There are two major components to the implementation of a wall-stress model in an LES code:

- The wall-stress model itself links an instantaneous wall-parallel velocity magnitude (i.e., a scalar value) \(U_\|\) at some wall-normal distance \(h_{\rm wm}\) to the resulting instantaneous wall-parallel shear stress magnitude \(\tau_{w, \|}\). For compressible solvers, one would also need the pressure and temperature at distance \(h_{\rm wm}\), and one would also produce the wall temperature \(T_w\) or the wall heat flux \(q_w\), depending on the boundary condition. In any case, this wall-stress model can (and should) be implemented as a separate module (or class, or function) in the code, since it exchanges very little information with the actual LES code (a few scalar values per wall location).
- The coupling of the wall-stress model with the LES code requires more intrusive changes in the LES code. One must find the location corresponding to a distance \(h_{\rm wm}\) from the wall, interpolate the velocity to that location, decompose the velocity vector into components, and then (after having called the wall-model function), assemble the wall-stress vector and use this as the boundary condition in the LES code.

Step 2, the coupling with the LES code, is code-specific. We will describe a typical implementation below, but this should be viewed as an illustration only.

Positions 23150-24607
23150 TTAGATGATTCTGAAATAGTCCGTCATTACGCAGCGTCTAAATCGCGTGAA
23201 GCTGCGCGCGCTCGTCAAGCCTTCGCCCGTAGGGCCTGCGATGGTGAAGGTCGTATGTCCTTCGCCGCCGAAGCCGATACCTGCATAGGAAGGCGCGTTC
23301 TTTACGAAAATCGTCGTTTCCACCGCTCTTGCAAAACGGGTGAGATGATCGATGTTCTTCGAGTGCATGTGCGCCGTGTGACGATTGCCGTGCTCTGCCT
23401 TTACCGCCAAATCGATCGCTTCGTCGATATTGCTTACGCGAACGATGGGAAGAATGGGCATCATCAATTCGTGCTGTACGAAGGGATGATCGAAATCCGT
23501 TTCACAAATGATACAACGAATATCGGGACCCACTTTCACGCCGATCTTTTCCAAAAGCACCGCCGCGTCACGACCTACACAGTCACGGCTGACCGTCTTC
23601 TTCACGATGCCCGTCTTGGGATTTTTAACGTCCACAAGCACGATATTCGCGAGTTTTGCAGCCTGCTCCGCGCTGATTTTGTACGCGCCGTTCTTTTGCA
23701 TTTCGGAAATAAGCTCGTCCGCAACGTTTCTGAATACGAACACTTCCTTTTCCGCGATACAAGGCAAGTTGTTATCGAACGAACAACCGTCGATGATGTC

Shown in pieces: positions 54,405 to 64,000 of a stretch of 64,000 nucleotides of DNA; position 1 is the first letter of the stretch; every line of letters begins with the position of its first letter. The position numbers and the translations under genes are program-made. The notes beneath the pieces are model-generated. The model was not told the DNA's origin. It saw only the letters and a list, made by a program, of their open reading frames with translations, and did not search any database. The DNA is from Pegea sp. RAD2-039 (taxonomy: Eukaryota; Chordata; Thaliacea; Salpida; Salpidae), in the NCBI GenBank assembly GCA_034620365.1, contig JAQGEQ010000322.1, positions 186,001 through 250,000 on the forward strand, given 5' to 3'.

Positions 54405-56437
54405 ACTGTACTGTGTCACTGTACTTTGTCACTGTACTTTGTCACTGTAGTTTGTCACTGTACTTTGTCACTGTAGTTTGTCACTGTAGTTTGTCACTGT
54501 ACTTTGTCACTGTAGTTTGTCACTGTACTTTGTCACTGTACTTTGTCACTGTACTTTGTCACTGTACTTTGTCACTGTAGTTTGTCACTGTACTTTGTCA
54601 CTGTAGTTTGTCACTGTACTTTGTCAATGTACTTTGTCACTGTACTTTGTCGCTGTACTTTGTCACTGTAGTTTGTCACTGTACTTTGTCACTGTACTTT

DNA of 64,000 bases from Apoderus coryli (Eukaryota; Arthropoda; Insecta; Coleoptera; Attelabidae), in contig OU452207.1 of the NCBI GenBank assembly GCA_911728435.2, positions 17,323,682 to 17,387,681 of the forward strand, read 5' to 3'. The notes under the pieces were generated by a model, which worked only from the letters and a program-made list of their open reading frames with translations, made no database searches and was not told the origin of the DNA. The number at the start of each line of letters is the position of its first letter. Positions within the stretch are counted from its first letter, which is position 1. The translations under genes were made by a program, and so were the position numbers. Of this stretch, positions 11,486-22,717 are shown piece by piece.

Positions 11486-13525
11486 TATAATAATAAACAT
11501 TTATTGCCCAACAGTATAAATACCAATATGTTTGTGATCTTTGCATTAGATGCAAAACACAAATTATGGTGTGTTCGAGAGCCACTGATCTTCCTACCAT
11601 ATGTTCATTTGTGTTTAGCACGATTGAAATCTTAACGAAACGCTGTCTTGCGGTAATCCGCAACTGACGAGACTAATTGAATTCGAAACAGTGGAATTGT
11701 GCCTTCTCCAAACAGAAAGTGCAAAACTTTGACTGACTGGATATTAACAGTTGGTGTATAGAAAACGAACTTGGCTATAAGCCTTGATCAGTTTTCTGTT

Step 1 is where the details of any specific wall-stress model go. This step is specific to the wall-stress model, but not to the actual LES code; therefore, a properly written wall-stress model function should be transferable between LES codes with essentially no changes needed. We describe a few wall-stress models at this site, including an algebraic one and an ODE-based one.

The wall-stress model (Step 1) is highly encapsulated, and thus it could (and should!) be verified in isolation before coupling with the LES code. Some such code-verification cases are provided here.

The single most important factor in producing accurate WMLES solutions is the LES grid. The fact that the LES grid is more important than the wall-stress model itself is perhaps counter-intuitive, but is nevertheless true. Therefore, it is crucial to understand the grid requirements for WMLES.